PHOENIX — The man who opened fire on a crowd at a country music concert in Las Vegas over the weekend purchased tracer rounds from a dealer in Phoenix.
Stephen Paddock bought the .308-caliber and .223-caliber tracer ammunition from a private buyer he met at a Phoenix gun show, a law enforcement official not authorized to comment on the investigation said on condition of anonymity.
Tracer rounds illuminate their path so a gunman can home in on targets at night. But they can also give away the shooter’s position.
It wasn’t clear whether Paddock fired any of the illuminated bullets during the high-rise massacre Sunday night, but his purchase of 1,000 rounds provided more evidence of how methodically he planned the attack that killed 58 people and injured nearly 500.
Video shot of the pandemonium that erupted when Paddock started strafing the country music festival showed a muzzle flash from his 32nd-floor room at the Mandalay Bay resort, but bullets weren’t visible in the night sky.
Paddock’s preparations included requesting an upper-floor room overlooking the festival, stockpiling 23 guns, a dozen of them modified to fire continuously like an automatic weapon, and setting up cameras inside and outside his room to watch for approaching officers.
In a possible sign he was contemplating massacres at other sites, he also booked rooms overlooking the Lollapalooza festival in Chicago in August and the Life Is Beautiful show near the Vegas Strip in late September, according to authorities reconstructing his movements leading up to the deadliest mass shooting in modern U.S. history.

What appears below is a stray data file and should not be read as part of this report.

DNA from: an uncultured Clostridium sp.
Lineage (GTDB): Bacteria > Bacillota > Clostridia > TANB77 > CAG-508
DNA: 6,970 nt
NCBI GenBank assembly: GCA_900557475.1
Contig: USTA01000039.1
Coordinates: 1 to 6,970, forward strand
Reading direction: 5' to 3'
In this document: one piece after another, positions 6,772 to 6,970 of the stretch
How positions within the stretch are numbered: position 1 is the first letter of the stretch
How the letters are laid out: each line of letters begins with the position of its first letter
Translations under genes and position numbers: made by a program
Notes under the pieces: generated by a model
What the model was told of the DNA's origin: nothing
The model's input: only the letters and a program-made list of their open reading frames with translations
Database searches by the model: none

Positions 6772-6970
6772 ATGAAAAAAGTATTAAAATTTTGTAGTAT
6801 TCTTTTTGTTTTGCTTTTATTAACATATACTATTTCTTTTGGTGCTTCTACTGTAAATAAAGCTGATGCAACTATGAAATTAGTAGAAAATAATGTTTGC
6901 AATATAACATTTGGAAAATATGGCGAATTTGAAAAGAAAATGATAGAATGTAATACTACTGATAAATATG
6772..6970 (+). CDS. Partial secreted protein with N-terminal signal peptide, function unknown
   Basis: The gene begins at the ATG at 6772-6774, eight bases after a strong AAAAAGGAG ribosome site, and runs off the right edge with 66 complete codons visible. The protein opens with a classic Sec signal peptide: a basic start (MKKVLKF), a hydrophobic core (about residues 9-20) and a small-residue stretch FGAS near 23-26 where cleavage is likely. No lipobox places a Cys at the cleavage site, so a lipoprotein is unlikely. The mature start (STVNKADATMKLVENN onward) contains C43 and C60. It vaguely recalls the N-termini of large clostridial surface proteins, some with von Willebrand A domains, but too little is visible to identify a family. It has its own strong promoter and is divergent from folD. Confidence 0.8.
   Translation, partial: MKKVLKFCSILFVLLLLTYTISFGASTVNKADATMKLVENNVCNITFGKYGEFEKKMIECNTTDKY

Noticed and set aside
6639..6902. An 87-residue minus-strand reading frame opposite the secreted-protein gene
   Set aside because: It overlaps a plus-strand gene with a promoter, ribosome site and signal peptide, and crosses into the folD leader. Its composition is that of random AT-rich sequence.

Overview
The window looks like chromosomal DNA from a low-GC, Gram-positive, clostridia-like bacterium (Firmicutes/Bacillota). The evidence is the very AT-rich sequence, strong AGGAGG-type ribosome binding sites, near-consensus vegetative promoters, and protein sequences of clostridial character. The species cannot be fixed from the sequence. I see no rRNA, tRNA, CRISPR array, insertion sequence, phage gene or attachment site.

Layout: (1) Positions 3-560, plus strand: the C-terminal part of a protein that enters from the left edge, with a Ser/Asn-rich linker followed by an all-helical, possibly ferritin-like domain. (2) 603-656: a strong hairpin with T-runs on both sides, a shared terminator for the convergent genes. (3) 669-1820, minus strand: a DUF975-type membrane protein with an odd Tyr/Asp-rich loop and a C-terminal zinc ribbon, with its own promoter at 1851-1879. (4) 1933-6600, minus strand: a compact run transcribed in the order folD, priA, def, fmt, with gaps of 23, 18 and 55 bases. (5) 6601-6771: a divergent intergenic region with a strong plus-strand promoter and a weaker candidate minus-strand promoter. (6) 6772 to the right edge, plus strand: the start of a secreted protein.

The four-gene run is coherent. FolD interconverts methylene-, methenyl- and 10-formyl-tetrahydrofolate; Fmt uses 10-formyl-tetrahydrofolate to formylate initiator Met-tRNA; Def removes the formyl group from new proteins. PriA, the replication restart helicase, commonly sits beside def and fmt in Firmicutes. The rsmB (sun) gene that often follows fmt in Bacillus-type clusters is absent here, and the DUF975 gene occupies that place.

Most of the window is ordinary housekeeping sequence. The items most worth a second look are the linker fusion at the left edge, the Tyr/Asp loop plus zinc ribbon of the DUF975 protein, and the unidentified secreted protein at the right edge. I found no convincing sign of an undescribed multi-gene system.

Investigators have yet to figure out what drove him to violence. The 64-year-old high-stakes gambler killed himself as police closed in on his room.
A federal official said authorities are looking into the possibility Paddock planned additional attacks, including a car bombing. The official wasn’t authorized to discuss the matter publicly and spoke to The Associated Press on condition of anonymity.
Paddock had 1,600 rounds of ammunition in his car, along with fertilizer that can be used to make explosives and 50 pounds of Tannerite, a substance used in explosive rifle targets.
His girlfriend, Marilou Danley, told FBI agents Wednesday that she had not noticed any changes in his mental state or indications he could become violent, the federal official said.
Paddock sent Danley on a trip to her native Philippines before the attack, and she was unaware of his plans and devastated when she learned of the carnage while overseas, she said in a statement.
The Associated Press contributed to this report.